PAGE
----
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by Sonia Tellez

The Internet is overhauling the procurement process, enabling government organizations of all types and sizes to reach out to new suppliers, automate work processes, streamline operations, and make strategic purchasing decisions.

Internet procurement eliminates time-consuming paperwork and procedures, and provides more accurate information about competing suppliers by creating an application framework within a Web-enabled database. This allows procurement functions, such as sourcing, approval, routing and payments to be centralized and automated, while decentralizing the requisition and receiving process.

Organizations can also broaden their supplier base to help ensure better quality, price and service by using Web-enabled purchasing to invite more suppliers to participate in a formalized closed bidding process.

"We have been using the Internet for purchasing since 1996," says Gord Allen, manager of policy and systems at the British Columbia Purchasing Commission. "By putting our bid opportunities on the Web we have reduced our administrative costs. For example, we have eliminated most of the hard copies of bid opportunities we used to print and distribute."

The broadest impact of Internet procurement within the organization is the automation of workflow and procedures, while providing each employee with access to the requisition process from their desktop.

Previously, when an employee needed to purchase goods or services, a hard-copy purchase order had to be generated and signed by several levels of management. Through the use of Internet-enabled self-service procurement software, which incorporates all procurement rules, this process is automated, reducing the cost and time necessary for each transaction.

Once data is entered, it doesn't have to be re-entered or reformatted as it moves through the system. "Touchless" procurement means professionals no longer have to engage in redundant tasks that are eliminated along with paper, mailing and sorting costs.

"By distributing self-serve purchasing applications to every government ministry in British Columbia, we will be working toward eliminating all paper-based transactions and the bottlenecks they cause," says Allen. "This requires a system that is universally accessible and scaleable to meet the needs of 40,000 government employees and countless potential suppliers."

Internet procurement applications are database driven. This allows data, business rules, user settings and applications to be located in the same system. In turn, this enables self-service applications. Because the database uses such Internet standards as XML and Java, it can make self-service applications accessible to any predetermined user through their generic web-browser. It also means that each front-line employee can initiate a purchase order without the need for intervention by procurement staff.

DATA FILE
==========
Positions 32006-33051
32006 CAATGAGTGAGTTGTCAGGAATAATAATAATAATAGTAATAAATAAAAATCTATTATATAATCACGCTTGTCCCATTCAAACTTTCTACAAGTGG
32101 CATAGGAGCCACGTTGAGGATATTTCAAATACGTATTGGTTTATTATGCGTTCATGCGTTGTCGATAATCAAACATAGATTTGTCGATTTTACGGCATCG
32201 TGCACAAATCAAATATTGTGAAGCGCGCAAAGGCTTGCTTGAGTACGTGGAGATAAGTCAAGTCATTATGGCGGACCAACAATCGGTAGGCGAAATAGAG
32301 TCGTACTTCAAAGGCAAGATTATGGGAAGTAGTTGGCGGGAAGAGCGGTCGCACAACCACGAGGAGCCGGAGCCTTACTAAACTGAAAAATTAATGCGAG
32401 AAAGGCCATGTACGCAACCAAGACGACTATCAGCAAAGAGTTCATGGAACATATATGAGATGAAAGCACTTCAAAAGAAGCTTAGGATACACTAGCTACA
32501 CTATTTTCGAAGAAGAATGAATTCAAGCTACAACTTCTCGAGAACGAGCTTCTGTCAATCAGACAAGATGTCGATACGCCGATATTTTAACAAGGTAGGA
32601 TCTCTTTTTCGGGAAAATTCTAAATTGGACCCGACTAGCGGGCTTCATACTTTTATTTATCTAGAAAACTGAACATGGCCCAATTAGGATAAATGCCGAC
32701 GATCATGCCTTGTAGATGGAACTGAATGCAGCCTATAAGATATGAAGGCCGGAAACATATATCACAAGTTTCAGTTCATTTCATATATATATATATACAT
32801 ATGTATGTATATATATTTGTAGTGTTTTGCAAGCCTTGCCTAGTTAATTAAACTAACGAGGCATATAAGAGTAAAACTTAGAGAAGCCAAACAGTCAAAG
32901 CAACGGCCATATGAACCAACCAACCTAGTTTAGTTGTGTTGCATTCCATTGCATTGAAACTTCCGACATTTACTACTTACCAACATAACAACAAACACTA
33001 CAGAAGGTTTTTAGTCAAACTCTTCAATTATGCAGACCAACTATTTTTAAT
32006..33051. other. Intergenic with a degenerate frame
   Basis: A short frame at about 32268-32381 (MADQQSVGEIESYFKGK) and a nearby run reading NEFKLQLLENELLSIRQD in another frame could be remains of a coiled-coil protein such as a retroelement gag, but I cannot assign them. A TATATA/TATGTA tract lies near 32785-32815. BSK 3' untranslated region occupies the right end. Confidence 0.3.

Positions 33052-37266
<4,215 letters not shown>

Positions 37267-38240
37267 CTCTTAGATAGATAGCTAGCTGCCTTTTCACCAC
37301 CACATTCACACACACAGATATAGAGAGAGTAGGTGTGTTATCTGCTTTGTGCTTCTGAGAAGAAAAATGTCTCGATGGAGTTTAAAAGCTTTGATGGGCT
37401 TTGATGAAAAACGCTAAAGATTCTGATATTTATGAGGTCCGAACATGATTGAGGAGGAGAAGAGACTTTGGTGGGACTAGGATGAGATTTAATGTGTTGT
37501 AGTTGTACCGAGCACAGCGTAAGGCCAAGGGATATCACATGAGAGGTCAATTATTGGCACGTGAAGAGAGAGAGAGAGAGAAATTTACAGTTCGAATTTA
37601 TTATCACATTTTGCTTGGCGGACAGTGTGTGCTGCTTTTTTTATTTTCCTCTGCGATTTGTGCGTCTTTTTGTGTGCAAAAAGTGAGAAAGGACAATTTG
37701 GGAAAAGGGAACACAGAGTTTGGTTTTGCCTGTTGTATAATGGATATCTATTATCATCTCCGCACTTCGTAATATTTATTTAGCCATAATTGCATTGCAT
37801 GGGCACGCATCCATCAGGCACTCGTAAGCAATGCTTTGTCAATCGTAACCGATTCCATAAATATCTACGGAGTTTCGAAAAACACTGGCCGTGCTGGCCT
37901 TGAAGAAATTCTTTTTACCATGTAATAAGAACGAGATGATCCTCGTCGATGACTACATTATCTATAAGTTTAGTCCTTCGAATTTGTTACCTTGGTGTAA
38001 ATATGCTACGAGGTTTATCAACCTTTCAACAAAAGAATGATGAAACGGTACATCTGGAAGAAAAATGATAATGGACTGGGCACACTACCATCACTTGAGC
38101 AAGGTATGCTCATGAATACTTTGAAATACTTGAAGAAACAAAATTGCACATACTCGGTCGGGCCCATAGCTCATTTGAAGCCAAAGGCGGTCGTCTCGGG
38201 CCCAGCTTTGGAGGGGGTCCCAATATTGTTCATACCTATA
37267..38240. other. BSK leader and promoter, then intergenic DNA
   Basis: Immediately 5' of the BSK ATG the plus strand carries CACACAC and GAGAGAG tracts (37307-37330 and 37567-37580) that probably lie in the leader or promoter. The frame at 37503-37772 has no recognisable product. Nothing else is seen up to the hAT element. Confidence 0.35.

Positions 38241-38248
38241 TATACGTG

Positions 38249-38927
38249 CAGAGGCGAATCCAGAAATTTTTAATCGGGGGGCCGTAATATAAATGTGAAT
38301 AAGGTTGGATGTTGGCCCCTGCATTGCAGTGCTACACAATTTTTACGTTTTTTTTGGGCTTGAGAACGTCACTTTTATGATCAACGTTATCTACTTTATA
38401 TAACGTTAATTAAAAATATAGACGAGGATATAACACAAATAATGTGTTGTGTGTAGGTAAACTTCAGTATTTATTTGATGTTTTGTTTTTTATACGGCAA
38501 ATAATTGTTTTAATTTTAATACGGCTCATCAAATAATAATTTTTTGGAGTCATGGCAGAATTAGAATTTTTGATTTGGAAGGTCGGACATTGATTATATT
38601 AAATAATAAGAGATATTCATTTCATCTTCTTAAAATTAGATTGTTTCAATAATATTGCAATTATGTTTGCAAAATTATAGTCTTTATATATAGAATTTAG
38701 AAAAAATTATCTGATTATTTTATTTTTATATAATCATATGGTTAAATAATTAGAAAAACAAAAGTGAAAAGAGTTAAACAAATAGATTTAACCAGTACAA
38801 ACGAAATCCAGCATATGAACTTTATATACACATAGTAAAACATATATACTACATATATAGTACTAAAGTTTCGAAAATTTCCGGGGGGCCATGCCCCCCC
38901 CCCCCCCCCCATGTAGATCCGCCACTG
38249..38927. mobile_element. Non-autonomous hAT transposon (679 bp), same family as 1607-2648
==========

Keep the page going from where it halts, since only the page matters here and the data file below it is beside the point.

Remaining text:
With strategic procurement, the administration and maintenance of both online supplier catalogues and business rules take place in a central location. This ensures users have access to the latest catalogues and correct suppliers, while reducing the likelihood that employees will inadvertently use an unapproved supplier. Strategic procurement solutions minimize this type of contract leakage and maverick buying.

Automation doesn't end with requisitioning; the entire process from the initial request though ordering, receiving and payment can occur with minimal human intervention. Because all these activities occur in the context of a database, each element of the transaction is recorded and can be placed in a data warehouse.

"In the long term, we want to collect data from all purchasing and related transactions and place it into a data warehouse for strategic analysis," says Allen. "By drilling down into the accumulated data, we will be able to identify the real cost of goods from a specific supplier. In other words, we can use business intelligence tools to determine if the product arrived on time, whether it met quality standards or whether it needed to be returned. We want the best value possible out of the goods and services we purchase."

It is this type of strategic analysis that guides companies to achieve the lowest cost of doing business. The supplier offering the lowest price may not be offering the lowest total cost. By developing a broad understanding of supplier performance, companies can negotiate more effective contracts and facilitate change and consolidation around particular suppliers.

Sonia Tellez is senior marketing manager, applications, for Oracle Corporation Canada Inc. in Mississauga, Ontario.

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